Move to...Aldeburgh

Illustration by Tom Jay

It may be famous for its art festival, but this pretty town on East Anglia's Amber Coast has more than just music to offer everyone who visits. Words: Lesley Gillilan

Aldeburgh is one of Suffolk’s little gems: a crooked line of pastel-coloured houses on a beach pebbled with raw amber stones washed up from the North Sea. Clinker-built fishing boats rest on the shingle beside black-tarred shacks where fishermen sell lobster and fresh-caught Dover sole. On the seafront, the red herringbone brick of the 16th-century Moot Hall reminds us of the town’s medieval roots. It’s hard to think of a prettier place. 

Between Southwold and Orford Ness, the setting is beguiling, too. Wildlife thrives on the marshy wetlands of the Alde Estuary. Gentle meadows melt into woodland. And, in nearby Thorpeness – a whimsical holiday village created in 1910 by landowner Glencairn Ogilvie – there are quaint, mock-Tudor houses, an artificial boating lake and the House in the Clouds (like a cottage on a stick, it was originally built as a water tower). 

The area is best known as the heart of ‘Benjamin Britten Country’ and for the music festival he founded in the 1940s, but it was weekend walks on the beaches around Snape and Orford that inspired former civil servant Naomi Tarry’s move from London to Suffolk. She and her husband Alex run Best of Suffolk, a holiday cottage company which they started after buying a bolthole in Aldeburgh. When they bought a second lettings property, they decided they should try it out. ‘We planned to stay for a weekend, but ended up living there for two years!’

They are now settled permanently in Aldeburgh. ‘I fell in love with the coastal scenery,’ says Naomi.  She also likes the pace of life and friendly people. ‘Everyone seems to be in a relaxed mood, and although there are a lot of second homes, there is a big community of people who have lived here all their lives.’ 

Aldeburgh’s prime properties are among the colour-washed fishermen’s cottages, converted boathouses and period houses in the High Street conservation area within three streets of the sea (Crabbe Street, Market Cross Place and Wentworth Road among others). Best for sea views is the shoreline Crag Path, almost touching the beach. Expect to pay around £400,000 for the smallest of cottages almost anywhere in town; more for larger houses (£675,000 for a three-bedroom detached property, close to the shops); good buys are those few, rare homes still in need of renovation. Best addresses in Thorpeness are the Tudor-style cottages in the dunes by the sea or houses overlooking The Meare.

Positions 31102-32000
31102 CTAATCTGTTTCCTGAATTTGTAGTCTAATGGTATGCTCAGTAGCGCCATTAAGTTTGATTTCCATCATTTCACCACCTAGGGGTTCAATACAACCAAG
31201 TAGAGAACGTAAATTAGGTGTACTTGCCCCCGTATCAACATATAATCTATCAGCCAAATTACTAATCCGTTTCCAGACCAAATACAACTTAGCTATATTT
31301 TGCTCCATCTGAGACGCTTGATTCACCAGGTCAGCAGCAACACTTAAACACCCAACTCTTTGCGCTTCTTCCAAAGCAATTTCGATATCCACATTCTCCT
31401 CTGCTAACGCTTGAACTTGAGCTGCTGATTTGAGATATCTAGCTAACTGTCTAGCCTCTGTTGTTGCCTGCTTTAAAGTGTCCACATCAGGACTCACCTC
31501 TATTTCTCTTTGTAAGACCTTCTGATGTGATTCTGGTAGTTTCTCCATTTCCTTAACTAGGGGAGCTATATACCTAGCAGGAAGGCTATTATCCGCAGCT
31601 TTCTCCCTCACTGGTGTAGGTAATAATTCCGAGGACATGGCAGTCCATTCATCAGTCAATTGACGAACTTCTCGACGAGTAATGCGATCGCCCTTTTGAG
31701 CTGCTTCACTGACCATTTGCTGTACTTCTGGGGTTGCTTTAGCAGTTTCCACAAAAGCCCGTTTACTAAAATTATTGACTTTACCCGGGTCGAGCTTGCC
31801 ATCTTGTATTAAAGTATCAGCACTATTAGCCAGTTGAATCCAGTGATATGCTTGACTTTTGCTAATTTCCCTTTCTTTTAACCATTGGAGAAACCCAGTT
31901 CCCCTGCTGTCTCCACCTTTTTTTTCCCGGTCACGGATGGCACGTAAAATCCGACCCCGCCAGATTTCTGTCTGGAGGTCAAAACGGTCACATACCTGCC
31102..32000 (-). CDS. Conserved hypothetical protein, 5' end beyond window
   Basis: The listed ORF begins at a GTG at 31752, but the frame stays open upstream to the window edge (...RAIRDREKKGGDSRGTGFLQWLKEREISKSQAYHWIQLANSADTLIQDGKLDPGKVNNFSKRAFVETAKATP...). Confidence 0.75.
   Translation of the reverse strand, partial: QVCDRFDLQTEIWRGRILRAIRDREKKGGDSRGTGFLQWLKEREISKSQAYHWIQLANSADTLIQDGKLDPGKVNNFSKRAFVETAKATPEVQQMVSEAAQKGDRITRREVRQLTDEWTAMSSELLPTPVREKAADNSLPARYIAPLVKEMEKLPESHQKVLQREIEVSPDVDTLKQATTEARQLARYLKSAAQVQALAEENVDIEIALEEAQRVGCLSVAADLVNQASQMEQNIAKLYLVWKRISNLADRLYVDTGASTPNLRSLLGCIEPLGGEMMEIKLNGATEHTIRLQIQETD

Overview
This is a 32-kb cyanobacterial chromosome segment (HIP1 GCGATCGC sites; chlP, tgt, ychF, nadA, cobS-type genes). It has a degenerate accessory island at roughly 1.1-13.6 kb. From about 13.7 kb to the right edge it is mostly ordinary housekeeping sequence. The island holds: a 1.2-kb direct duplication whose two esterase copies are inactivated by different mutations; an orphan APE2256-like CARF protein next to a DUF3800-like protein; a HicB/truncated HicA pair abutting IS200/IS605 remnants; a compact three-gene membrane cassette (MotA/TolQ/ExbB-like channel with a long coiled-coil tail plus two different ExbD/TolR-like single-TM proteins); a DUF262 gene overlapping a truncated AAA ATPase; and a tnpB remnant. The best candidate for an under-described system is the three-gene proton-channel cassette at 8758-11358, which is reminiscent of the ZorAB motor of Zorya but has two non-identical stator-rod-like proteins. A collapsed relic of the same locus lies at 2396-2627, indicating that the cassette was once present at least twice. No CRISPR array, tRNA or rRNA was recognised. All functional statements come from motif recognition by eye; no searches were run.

Aside from watersports, sailing, golf, and a long stretch of shingle beach that runs more or less continuously from Felixstowe to Lowestoft, Aldeburgh boasts a range of independent shops and galleries, a community-run cinema – a quirky little picture house founded in 1919 – and the Concert Hall at nearby Snape Maltings (the multi-use conversion of a sprawling 19th-century maltings on the Alde Estuary). A year-long programme of music and literary events culminates with the Aldeburgh Festival in June ( Good walks include the 12-mile Sailors’ Path route to Snape, taking in wildlife habitats at Snape Marshes. Great places to eat include the Dolphin Inn at Thorpeness and the Cragg Sisters Tea Room or The Lighthouse on Aldeburgh High Street.

Two-and-a-half hours north of London, via the A12, Aldeburgh is a little too far off the beaten track for a daily commute to the city. The closest station is at Saxmundham, where you can travel to London’s Liverpool Street via Woodbridge. Some travel to jobs in Ipswich (the 25-mile journey takes 45 minutes by car) but many choose to stay close to Aldeburgh, setting up local businesses or working from home. The nearest international airport is Norwich. 

There is a good primary school in Aldeburgh, but older kids will need to travel to Seckford Foundation’s Free School in Saxmundham (rated Good by Ofsted), or Thomas Mills High School, 14 miles away in Framlingham (rated Outstanding).

House prices in this corner of Suffolk-on-Sea are almost twice the national average – hence budget-buyers might consider moving inland to Saxmundham, which is not only cheaper but also has a station and schools. Prices in Thorpeness (the highest in the area) seem unaffected by the close proximity to Sizewell’s two nuclear power stations. Sizewell A, five miles north of Aldeburgh, was decommissioned in 2006, but its twin is still active.

New-build developments are rare in this conservative region of the Suffolk Heritage Coast, but in once old-fashioned Thorpeness, the newly constructed Barn Hall offers loft-style holiday studios and, on the beach, the extraordinarily modern Dune House – the Norwegian import created for the holiday home rental company Living Architecture – looks like a spaceship that has landed in fairyland.

Originally published in the January 2015 issue of Coast.

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